In a Houston Chronicle opinion piece titled, “Houston schools deserve facts, not ideology,” our Houston Federation of Teachers Zeph Capo sums up perfectly why its important to stay the course on well-researched strategies to improve schools–including the community schools initiative we are working on in Houston ISD. His editorial was in response to a tweet from Gov. Greg Abbott saying the district “deserves” to be taken over by the state.
Here is Capo’s piece in entirety:
There are facts and then there are ideological positions. In the chaos and name-calling over Houston Independent School District schools, it’s best to stick with facts — accurate portrayals of the state of our public schools and what works to lift student achievement. Promoting ideological beliefs not grounded in facts will get us nowhere and does a disservice to our students and community.
Gov. Greg Abbott’s inaugural foray into Houston school issues was quite a doozy of a tweet, criticizing HISD leaders’ “self-centered ineptitude” and pushing his go-to ideological position for a state takeover of the district’s school board and privatization of low-performing schools. All this despite the fact that the District was rated a “B” overall by the accountability system he signed into law just last session.
In no school district does a “B” mean failure.
State takeovers of school districts and privatization of public schools have poor track records. A 2015 report by the Southern Education Foundation and the Annenberg Institute for School Reform found that state takeover models have not proven effective, noting they overwhelmingly target African American and low-income communities and are usually promoted by charter advocates itching to take over traditional public schools. The report studied state takeovers in Louisiana, Tennessee and Michigan and concluded none demonstrated sustained improvement in student outcomes across the board. Here in Texas, the El Paso Independent School District was taken over in 2013 after a cheating scandal and in two years the performance gap widened and post-secondary readiness plummeted.
Here are the facts for Houston. While we can’t declare mission accomplished, there has been significant turnaround of low-performing schools that, not coincidentally, correlate with the end of HISD board policies that Abbott promotes. These include ending a local accountability system that was test-focused and punitive, and rejecting explicit support of privatization of schools pushed by charter school networks. Houston has been able to reduce the number of schools failing to meet state academic standards from 58 in 2015 to 21 in 2018 — accomplished despite some unfortunate kerfuffles in board meetings and the sad fact that the district has been without a permanent superintendent since March.
Imagine what could be accomplished without the drama and with a permanent superintendent who understands what students need and how to get there.
Another fact is that local school boards are elected by the people and not intended to be taken over by a governor. State takeovers of boards or individual schools do not have a strong track record because they are often mere Trojan horses to push an ideological whim without tangible improvement plans. After decades of experience with vouchers, for-profit charters and state takeovers across the country, the research is clear: They fail most of the children they purportedly are intended to benefit.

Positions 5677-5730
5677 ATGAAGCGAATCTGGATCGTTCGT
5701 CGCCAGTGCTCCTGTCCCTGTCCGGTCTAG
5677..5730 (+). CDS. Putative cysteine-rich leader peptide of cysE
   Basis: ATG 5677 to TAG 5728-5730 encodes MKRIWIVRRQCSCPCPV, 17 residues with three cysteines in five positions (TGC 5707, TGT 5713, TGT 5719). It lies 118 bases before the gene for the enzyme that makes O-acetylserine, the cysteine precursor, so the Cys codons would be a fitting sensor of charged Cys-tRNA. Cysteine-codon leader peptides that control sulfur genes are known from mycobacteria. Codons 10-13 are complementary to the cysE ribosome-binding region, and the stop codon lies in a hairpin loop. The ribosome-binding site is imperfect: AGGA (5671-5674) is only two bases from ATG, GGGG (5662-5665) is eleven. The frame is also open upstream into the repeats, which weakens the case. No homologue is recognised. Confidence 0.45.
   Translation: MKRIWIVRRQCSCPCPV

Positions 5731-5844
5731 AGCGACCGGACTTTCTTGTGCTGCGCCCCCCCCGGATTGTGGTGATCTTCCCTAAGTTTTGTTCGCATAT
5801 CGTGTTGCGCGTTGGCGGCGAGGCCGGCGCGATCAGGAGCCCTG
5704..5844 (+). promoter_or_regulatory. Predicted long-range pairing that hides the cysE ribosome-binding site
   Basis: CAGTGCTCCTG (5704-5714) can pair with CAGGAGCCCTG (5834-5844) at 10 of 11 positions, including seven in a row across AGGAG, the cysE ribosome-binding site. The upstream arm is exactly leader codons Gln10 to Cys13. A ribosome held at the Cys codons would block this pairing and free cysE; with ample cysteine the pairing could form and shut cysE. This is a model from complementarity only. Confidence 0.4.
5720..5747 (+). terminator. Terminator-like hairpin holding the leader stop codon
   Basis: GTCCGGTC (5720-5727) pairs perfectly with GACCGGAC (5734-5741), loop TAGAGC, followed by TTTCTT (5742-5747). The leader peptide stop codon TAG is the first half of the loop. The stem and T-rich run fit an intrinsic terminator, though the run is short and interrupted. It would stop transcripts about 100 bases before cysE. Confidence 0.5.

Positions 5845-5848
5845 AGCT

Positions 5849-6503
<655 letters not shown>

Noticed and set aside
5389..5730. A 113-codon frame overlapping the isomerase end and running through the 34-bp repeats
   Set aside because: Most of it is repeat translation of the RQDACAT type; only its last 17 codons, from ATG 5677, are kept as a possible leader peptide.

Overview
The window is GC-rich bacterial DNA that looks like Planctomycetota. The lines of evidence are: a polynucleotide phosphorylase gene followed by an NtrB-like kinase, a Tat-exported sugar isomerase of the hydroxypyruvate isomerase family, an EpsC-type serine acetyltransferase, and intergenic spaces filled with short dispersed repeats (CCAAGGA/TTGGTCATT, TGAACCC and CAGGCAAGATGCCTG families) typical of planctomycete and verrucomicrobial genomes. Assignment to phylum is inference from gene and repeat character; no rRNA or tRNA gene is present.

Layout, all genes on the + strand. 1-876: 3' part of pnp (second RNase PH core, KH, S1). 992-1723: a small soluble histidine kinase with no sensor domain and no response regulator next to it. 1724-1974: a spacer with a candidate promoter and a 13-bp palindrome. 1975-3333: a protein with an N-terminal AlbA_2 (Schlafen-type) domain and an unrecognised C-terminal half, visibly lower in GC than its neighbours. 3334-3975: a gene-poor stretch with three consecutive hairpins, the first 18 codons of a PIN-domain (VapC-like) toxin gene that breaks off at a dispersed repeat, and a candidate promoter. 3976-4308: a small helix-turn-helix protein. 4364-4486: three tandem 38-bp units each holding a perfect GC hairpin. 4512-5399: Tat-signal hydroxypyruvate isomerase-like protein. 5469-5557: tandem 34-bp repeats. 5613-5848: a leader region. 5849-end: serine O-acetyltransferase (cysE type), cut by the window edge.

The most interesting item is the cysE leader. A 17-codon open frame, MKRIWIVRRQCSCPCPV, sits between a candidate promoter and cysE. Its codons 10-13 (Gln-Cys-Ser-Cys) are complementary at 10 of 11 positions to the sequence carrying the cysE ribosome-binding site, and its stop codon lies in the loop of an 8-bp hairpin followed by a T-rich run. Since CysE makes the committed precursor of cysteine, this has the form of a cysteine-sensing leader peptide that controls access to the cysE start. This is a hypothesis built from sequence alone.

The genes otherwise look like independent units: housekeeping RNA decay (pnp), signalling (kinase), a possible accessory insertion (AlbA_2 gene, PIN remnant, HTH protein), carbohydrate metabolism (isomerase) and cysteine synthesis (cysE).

We need to get serious and agree on an improvement plan comprised of programs with proven track records. Our focus should be on giving all students, especially those in low-performing schools, the sorts of resources and programs that have worked at other campuses in boosting student success. Instead of perpetuating drama over renaming schools and other incidental issues, let’s focus on what’s working and what we need to continue to pursue.
For example, we have started developing true community schools and investing in teachers by increasing embedded time for collaboration and development. These initiatives have already made a real difference in reducing the number of Improvement Required (IR) schools and, if expanded, will help all Houston students and teachers. Community schools provide programs to help students overcome the consequences of poverty, such as food and clothing banks, health clinics and access to counselors and social workers. Students need to be healthy — mind and body — to learn. And when teachers are trusted, respected, get the resources they need to do their jobs well and have a voice in classroom decisions, their students are the beneficiaries.
Instead of setting us back by doing what doesn’t work — which could double or triple the number of “improvement required” schools — HISD needs to implement programs backed by facts. Parents and communities are telling us that is what they want. The HISD board needs to keep its banter behind closed doors and the governor needs to stay off Twitter, because the ship is finally steering in the right direction and that is where we should keep our focus.